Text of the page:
2. Morocco – Ferry to Tetouan

We all love a calm ferry ride and Barcelona to Tangiers did not disappoint. The last time Tom and I had crossed the straights of Gibraltar we had been on Shadowfax our 31 foot sailing boat which we had sailed home to London from Hong Kong 17 years ago. The pod of pilot whales that had circled around Shadowfax in the straits was sadly nowhere to be seen, but Jebel Musas rocky outcrop was. The African pillar of hercules and southern brother of the rock of Gibraltar (Jebel meaning mountain) welcomed us with the soft call of the Muezzin’s call to prayer. The ferry was rammed full of grossly overloaded dying cars with vast roof loads of predominantly old sinks, ladders and bicycles. The smell of burning clutches and boiling cooling water filled the air. Ironically we are yet to see such overloaded cars on Moroccan roads as presumably they would be stopped by the endless police checks. Its strange they are free to drive like that on European roads.

DSCN5969 (1)We bolstered ourselves for the onslaught of dodgy customs officials, aggressive touts and general hassle and harassment that Morocco is famed for. A nice Frenchman on the ferry with a wonderful curly, colonial moustache, said we could follow him through the port and if the worst came to the worst, he knew the chief of police – clearly we were not going to let this man and his fantastic contacts out of our sight. Though very reassuring, there was in fact no need for contacts or hand-holding as entry into Africa was almost efficient, friendly and devoid of any hassle and harassment. The slightly overweight officials were far more interested in chasing (waddling) after the young, athletic men who were climbing over the vast 20 foot perimeter fence with impunity in an effort to get to Europe. The guards chassed them fruitlessly amongst the cars and we must have seen 40 over the fence under the noses of the police in the time we were waiting for our stamps but where they went from there remains a mystery.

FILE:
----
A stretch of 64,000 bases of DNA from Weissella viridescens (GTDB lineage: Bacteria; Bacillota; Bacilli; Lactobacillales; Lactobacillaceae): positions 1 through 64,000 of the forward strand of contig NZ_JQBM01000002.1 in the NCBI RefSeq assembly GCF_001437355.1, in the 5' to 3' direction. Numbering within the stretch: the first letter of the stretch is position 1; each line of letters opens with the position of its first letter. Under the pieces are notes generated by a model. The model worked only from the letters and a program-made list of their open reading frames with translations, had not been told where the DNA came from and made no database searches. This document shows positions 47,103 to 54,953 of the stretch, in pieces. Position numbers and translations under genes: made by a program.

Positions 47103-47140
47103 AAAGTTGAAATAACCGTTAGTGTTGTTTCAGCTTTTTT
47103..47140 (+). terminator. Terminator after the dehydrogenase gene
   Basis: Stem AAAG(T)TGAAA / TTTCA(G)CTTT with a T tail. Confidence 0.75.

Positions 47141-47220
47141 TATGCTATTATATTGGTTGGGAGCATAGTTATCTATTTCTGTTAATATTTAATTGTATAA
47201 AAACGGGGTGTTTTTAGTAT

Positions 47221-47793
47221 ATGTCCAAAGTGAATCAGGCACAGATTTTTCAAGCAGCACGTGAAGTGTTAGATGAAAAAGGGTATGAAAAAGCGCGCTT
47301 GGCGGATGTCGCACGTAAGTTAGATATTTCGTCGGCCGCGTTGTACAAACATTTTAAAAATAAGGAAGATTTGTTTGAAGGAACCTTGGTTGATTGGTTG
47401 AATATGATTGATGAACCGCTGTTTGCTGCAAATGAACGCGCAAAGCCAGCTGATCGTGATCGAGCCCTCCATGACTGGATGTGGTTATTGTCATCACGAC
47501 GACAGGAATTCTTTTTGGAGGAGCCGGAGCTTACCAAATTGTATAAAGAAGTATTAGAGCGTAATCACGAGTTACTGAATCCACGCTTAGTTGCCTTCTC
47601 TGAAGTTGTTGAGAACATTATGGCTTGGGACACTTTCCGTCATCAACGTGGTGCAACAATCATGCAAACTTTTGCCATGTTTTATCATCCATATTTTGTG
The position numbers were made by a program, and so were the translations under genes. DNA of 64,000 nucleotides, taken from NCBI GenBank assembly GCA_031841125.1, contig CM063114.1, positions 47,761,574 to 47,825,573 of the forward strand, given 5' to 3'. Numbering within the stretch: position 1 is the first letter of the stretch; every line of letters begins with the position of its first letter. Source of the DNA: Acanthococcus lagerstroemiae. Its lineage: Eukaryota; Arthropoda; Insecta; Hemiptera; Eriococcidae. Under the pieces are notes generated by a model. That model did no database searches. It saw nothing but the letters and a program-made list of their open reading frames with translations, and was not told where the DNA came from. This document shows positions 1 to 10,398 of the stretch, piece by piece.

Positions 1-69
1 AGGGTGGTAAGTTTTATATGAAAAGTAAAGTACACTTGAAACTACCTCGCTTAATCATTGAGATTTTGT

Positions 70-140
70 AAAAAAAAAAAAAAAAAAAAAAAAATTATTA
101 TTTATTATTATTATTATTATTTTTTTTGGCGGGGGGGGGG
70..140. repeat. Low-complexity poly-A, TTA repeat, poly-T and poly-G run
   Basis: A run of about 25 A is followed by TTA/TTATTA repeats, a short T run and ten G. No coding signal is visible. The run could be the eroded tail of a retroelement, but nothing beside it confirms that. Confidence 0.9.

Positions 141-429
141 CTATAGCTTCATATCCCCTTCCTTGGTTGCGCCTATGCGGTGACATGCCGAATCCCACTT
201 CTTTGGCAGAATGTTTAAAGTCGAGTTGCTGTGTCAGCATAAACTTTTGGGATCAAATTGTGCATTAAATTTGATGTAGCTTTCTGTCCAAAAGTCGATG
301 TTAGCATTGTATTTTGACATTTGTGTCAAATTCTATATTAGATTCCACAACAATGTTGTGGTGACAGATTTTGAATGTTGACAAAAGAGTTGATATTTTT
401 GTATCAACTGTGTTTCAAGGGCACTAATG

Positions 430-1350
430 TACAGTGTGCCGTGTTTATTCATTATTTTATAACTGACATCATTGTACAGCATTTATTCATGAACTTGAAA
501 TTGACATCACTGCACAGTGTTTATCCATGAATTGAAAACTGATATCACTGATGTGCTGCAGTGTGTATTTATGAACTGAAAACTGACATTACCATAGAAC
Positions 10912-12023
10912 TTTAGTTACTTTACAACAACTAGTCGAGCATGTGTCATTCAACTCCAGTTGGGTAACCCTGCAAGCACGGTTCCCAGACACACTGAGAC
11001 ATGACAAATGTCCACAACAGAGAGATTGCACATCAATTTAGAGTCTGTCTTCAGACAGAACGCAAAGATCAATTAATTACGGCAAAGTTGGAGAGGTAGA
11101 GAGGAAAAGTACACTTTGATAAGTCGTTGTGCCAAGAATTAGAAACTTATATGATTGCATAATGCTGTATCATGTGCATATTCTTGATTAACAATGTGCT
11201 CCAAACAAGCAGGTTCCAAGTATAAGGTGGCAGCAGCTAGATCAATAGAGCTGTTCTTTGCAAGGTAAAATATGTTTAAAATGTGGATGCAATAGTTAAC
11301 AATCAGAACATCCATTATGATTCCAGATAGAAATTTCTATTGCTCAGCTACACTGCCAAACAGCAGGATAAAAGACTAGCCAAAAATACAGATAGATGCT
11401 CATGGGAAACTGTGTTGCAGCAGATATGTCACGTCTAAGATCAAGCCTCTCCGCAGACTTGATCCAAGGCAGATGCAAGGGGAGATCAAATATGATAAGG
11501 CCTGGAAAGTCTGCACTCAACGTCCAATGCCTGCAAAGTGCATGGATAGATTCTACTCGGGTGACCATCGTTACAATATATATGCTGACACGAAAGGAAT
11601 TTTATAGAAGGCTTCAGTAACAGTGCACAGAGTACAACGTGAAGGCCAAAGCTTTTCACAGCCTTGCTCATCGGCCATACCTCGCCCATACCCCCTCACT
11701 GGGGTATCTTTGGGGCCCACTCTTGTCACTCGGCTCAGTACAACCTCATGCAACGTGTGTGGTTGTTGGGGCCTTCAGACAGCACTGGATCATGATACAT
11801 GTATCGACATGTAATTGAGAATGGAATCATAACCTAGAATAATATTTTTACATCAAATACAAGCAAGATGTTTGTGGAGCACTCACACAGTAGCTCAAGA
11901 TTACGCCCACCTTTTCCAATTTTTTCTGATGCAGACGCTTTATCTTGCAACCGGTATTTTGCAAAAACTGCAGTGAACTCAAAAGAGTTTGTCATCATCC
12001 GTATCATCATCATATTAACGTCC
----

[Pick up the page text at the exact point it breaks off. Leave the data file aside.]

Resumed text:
The road to Tetouan had dozens of police checkpoints along it, all there to hinder the flow of migrants towards Europe and there were hundreds along the road. We were stopped only once by a laughing policeman at the bottom of a very large hill who wanted to know where on earth we had found our ancient car as the smoke from our red hot brakes swirled around him.